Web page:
Rent - Now on Broadway (and 170th)
September 16, 2007 12:41 AM   Subscribe

How can a freelancer with a decent but sporadic income convince someone in NYC to rent to him and not just point and laugh?

Fellow freelancers, help a brother out!

My fiancee and I would like to move into northern Manhattan from North Jersey in the next year, but my self-employed status will surely complicate things, even though I'm making twice what I did at my old office job, and we're looking at apartments in the same price range as we pay now.

I get paid infrequently from different clients in large lump sums. The money goes into savings, and we transfer some over to checking as needed. Thus, I don't have any sort of pay stubs or "employment verification letters", but we can certainly make rent with no problem every month, and new work is rolling in all the time.

My fiancee makes 30k/year as a computer technician, which wouldn't cut it alone for a 1500/month apartment. She has excellent credit, mine is so-so.

I'm not a registered business yet, so I can't write myself checks and thus prove "steady income". Would that be a wise / legitimate course of action, anyway? What do you guys do, or what would you do?

I'm terrified that strict requirements with most agencies/brokers will mean I'll get rejected outright, even if I have money in the bank. It seems that people around here are way more cautious, even owner-listings on craigslist tend to be very stringent.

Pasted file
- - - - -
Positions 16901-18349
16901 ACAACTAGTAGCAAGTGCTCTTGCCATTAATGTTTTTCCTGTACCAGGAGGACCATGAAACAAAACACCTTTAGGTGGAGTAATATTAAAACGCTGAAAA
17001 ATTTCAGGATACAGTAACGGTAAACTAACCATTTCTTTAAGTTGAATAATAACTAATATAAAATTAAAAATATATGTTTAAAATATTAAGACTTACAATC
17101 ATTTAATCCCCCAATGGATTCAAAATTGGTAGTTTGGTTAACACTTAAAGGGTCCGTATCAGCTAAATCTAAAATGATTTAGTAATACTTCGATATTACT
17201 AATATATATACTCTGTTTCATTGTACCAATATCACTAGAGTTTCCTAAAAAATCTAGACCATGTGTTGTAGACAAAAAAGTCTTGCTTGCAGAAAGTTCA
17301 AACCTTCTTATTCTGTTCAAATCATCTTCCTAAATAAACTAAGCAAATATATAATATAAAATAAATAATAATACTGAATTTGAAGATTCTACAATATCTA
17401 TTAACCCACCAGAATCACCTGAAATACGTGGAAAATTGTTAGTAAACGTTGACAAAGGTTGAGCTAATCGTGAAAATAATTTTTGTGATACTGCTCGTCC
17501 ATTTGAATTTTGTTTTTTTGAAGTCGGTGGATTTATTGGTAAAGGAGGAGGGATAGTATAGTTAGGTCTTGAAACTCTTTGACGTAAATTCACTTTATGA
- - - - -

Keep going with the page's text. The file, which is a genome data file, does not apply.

The good news is we're not in a hurry - this is not under a strict timeline, just "soon as we can". So any suggestions that require a few months to get rolling will be appreciated as much as any short-term ideas.

Incidentally, any NYC people who help out, if you live in the city, I'll totally take you out for drinks. Hopefully hit some meetups and whatnot, anyway - this move is mostly to increase my happiness, and that means more friends! I'm a shut-in over here, it's got to end.
posted by jake to Work & Money (11 answers total) 4 users marked this as a favorite
Tax statements from previously years?
posted by gomichild at 1:09 AM on September 16, 2007

Seconding tax returns from previous years. Some people (in Brooklyn, at least) have asked only for these and not for paystubs. The annoying thing will be that each mgmt/landlord will want some dumbly different thing that, for some of them, is the only thing they will accept. Sometimes people want bank statements going back as well -- if you can print out a year or two and highlight all the checks you've deposited, they should accept that. I don't think you have much to worry about. IME, in Brooklyn, it's not the brokers who have strict requirements (they'll take their fee any way they can get it) but landlords or management companies; but many brokers will be familiar with the requirements of their various landlord clients.

I've been thinking about moving to NNJ...
posted by xueexueg at 3:23 AM on September 16, 2007

My landlord required tax returns and letter of employment stating my salary. But given the number of freelancers who live in NYC, I can't imagine that there won't be some flexibility on this issue. I think that between tax returns, and bank statements, and your fiancee's steady income you'll be okay. You might want to call a broker (not that you have to use one in the end), and see what they suggest. I've lived in northern Manahattan for almost 7 years. It's pretty nice!